30 Tributes to Monk, Part 2

John Beasley

Around the 100th anniversary of Thelonious Monk’s birth in 2017, there were so many excellent collections of his music released that the previous hour of programming couldn’t contain them all. More Monk Tributes from John Beasley and MONK’estra, the Microscopic Septet and Wadada Leo Smith in this hour of Jazz at 100 Today!

Although one doesn’t usually associate the “warmer, rounder” sound of the trumpet with music of Thelonious Monk, Wadada Leo Smith’s 2017 release, Solo: Reflections and Meditations on Monk is fresh and inspiring. Consisting of four Monk classics interleaved with Smith’s ruminations on Monk, the solo set provides a new lens for appreciating the compositions of the maestro, much as Steve Lacy’s solo soprano sax explorations did on the disc ˆ in 1985.

Perhaps a more obvious pairing is the playing and arranging of the Microscopic Septet with Monk’s tunes. Coming out of the New York City Downtown Scene forty years ago, the Micros, as C. Michael Bailey writes, “demonstrate a metaphysical kinship to Monk and his sideways musical thinking. Fractured symmetry, musical theory fallout, playing outside the box, nuclear swing: all of these amorphous terms can be applied to both Monk and the Micros… The Micros are Monk experts who possess the same DNA as the master, seamlessly empathetic to his craggy compositional style.”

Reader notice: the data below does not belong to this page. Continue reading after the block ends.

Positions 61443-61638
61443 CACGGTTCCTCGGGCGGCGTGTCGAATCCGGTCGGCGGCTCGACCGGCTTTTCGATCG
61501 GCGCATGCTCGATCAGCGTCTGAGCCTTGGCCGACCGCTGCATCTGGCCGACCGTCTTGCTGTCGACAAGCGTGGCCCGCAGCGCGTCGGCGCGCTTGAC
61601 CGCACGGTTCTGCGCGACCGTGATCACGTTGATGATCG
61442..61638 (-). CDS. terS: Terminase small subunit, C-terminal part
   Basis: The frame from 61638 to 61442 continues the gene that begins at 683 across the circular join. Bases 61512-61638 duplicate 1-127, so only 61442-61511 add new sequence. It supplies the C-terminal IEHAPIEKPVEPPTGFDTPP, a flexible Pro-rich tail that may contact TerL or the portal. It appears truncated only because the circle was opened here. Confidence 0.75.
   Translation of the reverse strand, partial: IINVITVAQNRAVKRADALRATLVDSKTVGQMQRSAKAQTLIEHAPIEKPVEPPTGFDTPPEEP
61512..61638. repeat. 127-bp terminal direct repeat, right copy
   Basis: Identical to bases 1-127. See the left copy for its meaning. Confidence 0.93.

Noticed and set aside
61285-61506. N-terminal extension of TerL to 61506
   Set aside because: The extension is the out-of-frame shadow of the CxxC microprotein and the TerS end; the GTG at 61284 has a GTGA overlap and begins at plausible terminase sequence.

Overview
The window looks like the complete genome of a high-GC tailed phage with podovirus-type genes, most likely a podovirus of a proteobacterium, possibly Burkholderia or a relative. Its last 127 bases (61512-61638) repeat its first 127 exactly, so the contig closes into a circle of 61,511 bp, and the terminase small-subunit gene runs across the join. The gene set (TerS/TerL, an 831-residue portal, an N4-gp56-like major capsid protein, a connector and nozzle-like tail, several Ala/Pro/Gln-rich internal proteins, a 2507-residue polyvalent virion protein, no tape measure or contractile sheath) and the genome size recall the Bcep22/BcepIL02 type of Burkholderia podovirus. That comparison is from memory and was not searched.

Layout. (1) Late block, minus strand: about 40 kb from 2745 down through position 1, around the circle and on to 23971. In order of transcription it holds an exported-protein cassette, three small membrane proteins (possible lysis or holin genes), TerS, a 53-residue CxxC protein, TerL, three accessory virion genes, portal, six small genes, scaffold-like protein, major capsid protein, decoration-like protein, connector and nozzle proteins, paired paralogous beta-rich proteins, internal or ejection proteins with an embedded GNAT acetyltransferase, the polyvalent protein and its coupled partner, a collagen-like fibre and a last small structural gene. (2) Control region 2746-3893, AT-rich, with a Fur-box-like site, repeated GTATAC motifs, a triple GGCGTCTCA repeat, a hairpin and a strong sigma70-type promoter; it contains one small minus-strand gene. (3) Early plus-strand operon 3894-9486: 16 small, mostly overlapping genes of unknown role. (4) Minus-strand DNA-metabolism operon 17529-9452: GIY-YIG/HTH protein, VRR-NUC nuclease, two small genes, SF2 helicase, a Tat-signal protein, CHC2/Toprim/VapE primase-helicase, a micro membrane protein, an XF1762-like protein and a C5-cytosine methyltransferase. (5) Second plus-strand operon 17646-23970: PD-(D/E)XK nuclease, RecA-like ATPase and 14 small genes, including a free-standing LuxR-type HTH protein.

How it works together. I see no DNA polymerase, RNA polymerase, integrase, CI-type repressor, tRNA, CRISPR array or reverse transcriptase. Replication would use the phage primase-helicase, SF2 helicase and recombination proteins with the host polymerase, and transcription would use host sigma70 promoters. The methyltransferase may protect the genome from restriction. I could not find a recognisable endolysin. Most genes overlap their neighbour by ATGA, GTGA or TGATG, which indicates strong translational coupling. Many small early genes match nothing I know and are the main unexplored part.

LA arranger/composer/bandleader, John Beasley (apparently known affectionately as “Killer Beas”) has just completed a three-release sequence of Monk tributes with his wonderful big band, the MONK’estra. Epistrophy, from the Volume 1 of 2016, features a guest appearance from Gary Burton on vibes.

Crepuscule With Nellie. Wadada Leo Smith solo